As top bankers discuss the goals of their organizations, shareholder value is usually at or near the top of their lists.
This should not be surprising. Managers of any private enterprise should aim to provide good dividends and increasing value to the owners.
But in banking, this focus is a recent development.
Until well into this century, bank stock buyers faced double liability. If their banks went under, they not only lost their entire investment but were assessed additional amounts equal to the capital value of their shares to help cover depositor losses!
In addition, bank shares were treated differently from other investments. There was no disclosure - not even earnings reports. The reasoning was that bad news would bring bank runs, and it was felt the regulators would do enough to protect the banks.
In most instances you could not get a quote on the value of a stock. And if you asked the dealer or the bank to buy your shares from you, you would be told: "The last trade was at $6, so we will pay at $6."
Obviously the growth of the bank did not accrue to the investors' benefit under such pricing.
I remember one financial reporter buying one share of each major bank, so he could at least get the annual information that had to be published. And when I covered the annual meeting of the old Hanover Bank as a young reporter in the 1950s, the meeting lasted exactly one minute and 12 seconds. That was the only opportunity in the entire year for shareholders to learn how their investment was doing.
Not exactly full disclosure.
Today we've had a 180-degree turnaround. One obvious reason is that in an area of mergers and acquisitions, a high price/earnings ratio is for both acquirers as well as those to be acquired. The former want their share prices to be high so they can acquire with less dilution in a share-for- share exchange; the latter want their own prices high so offers must be more attractive to win shareholders over.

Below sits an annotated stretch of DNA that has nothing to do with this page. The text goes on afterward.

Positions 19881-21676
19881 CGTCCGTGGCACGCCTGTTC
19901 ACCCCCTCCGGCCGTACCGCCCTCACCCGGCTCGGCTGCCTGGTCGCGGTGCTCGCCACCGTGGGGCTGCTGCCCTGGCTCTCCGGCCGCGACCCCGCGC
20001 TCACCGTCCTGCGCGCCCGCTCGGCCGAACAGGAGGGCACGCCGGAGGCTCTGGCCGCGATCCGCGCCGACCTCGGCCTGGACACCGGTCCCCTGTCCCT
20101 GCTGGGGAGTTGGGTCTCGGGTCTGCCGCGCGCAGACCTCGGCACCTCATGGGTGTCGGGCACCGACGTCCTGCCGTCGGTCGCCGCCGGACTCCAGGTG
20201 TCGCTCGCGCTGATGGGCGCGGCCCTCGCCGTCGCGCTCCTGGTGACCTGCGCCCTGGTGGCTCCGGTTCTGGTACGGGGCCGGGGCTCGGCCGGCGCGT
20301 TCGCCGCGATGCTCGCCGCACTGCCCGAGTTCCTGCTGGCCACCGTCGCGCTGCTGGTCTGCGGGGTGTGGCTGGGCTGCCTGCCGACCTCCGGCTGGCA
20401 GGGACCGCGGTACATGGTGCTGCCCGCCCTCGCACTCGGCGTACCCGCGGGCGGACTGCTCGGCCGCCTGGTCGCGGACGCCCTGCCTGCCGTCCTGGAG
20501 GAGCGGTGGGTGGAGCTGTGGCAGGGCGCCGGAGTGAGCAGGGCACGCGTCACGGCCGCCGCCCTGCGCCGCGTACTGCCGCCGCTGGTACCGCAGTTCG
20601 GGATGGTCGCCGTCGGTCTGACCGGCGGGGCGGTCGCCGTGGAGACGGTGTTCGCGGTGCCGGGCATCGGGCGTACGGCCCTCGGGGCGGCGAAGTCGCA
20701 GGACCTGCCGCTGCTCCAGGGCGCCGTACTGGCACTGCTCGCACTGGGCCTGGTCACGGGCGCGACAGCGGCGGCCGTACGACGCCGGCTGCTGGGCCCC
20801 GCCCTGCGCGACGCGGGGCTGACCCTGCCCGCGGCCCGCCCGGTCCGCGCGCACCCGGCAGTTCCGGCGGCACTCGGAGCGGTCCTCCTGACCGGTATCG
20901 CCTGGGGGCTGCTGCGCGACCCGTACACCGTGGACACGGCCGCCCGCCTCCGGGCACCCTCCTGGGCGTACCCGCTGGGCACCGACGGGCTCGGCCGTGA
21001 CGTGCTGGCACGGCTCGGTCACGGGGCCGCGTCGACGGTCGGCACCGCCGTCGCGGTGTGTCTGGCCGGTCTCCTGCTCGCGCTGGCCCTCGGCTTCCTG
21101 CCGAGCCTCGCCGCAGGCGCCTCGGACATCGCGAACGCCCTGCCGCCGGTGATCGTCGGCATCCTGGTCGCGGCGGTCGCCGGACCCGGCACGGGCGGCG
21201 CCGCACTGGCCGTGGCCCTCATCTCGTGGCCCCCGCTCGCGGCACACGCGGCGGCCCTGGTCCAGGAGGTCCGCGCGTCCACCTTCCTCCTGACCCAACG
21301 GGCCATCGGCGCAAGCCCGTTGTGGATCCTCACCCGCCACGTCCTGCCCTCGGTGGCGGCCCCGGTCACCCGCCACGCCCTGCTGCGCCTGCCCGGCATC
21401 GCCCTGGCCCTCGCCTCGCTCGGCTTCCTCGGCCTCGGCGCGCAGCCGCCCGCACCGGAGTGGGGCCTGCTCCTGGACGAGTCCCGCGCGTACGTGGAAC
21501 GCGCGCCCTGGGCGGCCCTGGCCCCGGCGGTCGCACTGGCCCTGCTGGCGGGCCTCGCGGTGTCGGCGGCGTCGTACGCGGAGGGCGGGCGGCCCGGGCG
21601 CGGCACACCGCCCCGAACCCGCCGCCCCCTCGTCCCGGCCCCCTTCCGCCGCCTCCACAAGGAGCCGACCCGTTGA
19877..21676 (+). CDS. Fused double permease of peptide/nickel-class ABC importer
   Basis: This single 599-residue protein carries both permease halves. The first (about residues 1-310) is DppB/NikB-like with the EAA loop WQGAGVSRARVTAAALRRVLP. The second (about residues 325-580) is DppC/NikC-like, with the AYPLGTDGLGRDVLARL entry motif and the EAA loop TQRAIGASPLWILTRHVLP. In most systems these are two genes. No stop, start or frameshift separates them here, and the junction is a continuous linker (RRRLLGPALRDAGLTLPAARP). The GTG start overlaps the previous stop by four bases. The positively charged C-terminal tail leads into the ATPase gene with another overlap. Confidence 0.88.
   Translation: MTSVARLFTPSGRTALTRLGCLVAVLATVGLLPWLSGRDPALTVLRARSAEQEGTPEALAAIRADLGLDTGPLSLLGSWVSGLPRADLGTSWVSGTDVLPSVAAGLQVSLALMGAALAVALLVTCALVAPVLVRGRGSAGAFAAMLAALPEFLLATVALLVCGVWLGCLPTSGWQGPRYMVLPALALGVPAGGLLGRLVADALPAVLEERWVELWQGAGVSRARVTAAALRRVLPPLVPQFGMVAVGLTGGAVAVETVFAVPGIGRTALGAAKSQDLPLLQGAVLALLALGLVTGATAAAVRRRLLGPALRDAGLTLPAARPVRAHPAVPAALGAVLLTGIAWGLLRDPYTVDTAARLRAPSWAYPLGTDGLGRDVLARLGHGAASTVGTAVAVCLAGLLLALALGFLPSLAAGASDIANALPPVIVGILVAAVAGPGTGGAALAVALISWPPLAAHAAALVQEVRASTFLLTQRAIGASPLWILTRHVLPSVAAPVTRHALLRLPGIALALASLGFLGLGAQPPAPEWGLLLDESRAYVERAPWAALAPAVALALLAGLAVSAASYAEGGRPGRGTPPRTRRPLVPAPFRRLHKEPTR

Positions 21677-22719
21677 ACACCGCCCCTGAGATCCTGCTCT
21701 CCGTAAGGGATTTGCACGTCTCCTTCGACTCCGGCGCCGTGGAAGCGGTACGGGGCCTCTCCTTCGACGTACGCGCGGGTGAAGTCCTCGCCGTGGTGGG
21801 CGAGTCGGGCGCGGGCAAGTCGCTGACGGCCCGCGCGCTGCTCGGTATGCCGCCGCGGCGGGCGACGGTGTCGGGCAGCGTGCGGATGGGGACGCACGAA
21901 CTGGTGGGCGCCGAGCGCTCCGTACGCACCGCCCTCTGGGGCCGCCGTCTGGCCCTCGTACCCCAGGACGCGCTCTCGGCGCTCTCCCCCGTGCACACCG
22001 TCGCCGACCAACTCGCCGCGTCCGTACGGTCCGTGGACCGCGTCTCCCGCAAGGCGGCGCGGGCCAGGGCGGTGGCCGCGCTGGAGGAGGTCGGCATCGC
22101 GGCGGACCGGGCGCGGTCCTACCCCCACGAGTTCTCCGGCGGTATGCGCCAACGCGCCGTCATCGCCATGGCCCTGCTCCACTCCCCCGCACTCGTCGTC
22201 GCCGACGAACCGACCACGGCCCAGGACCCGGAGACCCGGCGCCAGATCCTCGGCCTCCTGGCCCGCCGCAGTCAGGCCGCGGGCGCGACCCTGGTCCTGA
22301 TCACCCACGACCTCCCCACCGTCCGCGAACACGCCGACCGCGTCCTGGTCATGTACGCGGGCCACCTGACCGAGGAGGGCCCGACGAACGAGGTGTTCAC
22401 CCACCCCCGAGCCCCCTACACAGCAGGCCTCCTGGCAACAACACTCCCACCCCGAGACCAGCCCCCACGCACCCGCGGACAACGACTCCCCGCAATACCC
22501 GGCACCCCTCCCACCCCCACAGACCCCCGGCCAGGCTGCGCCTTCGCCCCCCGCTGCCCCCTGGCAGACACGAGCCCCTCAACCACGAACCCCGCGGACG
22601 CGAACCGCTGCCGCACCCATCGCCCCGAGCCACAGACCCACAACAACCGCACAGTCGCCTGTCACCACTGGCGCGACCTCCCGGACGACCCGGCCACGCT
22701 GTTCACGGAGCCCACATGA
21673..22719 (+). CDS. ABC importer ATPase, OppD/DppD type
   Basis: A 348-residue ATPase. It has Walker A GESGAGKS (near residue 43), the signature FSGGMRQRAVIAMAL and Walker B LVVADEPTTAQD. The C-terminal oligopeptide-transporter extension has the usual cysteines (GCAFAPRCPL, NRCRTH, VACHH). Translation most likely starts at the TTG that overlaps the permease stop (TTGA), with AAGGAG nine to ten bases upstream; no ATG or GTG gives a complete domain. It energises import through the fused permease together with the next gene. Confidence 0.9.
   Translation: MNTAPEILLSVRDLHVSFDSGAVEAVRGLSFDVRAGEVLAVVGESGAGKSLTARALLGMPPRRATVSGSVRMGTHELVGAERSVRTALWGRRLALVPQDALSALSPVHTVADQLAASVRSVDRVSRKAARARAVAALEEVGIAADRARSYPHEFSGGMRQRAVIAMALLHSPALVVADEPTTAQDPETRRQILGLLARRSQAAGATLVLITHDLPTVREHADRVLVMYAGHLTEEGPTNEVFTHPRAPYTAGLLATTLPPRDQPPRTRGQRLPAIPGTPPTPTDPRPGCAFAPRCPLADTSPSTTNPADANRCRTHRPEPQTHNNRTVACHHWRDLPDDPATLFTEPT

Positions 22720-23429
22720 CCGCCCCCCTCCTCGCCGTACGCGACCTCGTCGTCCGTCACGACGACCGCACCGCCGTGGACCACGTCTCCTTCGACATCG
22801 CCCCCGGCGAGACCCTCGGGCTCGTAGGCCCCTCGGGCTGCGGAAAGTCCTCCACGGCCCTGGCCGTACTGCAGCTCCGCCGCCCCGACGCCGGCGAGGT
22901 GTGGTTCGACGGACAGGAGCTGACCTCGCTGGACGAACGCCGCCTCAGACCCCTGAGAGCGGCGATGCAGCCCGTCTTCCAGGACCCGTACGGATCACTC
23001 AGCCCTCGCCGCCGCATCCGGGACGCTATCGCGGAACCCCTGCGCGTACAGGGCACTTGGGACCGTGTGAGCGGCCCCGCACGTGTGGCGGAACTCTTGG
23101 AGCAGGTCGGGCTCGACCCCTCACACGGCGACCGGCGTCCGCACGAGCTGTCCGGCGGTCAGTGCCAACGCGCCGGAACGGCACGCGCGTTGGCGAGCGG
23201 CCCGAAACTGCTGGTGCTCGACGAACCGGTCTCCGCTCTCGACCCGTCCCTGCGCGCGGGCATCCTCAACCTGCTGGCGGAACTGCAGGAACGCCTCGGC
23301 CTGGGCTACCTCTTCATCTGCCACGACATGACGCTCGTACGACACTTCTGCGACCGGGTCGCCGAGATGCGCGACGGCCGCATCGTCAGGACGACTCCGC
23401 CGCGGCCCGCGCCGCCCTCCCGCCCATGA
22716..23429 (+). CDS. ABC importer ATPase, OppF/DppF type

Attractive share-price action is considered a sign of strength even in banks with no interest in merging. The best magnet to attract customers looking for a sound bank is a P/E boosted by analysts and institutional investors who judge your bank to be well run.
But though shareholder value and an attractive P/E have become prime bank goals today, achieving higher share prices on the market remains an enigma.
Earnings that rise over time and honest public communications are the best ways to convince analysts, investment bankers, and institutional investors of the worth of the stock.
But many a bank has reported a solid year of profits only to suffer a price decline because these professionals felt it should have done even better.
And efforts to hype stock through dog-and-pony shows for analysts often have a perverse result - a price rise followed by a drop when the analysts feel the run-up has run out of gas.
Buying back your own stock is another way to boost the P/E. But this involves a dilution of book for the remaining shareholders if the bank is selling above book value.
Some boards of directors will take the risk if they think their stock's P/E is below that of equivalent earners, so they'd be buying their own stock on the cheap.
But others feel that in banking, book value does have meaning. Book represents cash and marketable securities, and has far more value in banking than in companies where it represents machinery and equipment whose liquidation value would be at scrap prices.
No, building shareholder value is not easy. But the priority it now gets is a tremendous improvement.
There's no reason to be nostalgic for the days when the shareholders were considered nuisances whose job was to buy the shares and keep their mouths shut.
Mr. Nadler is a contributing editor of the American Banker and professor of finance at Rutgers University Graduate School of Management.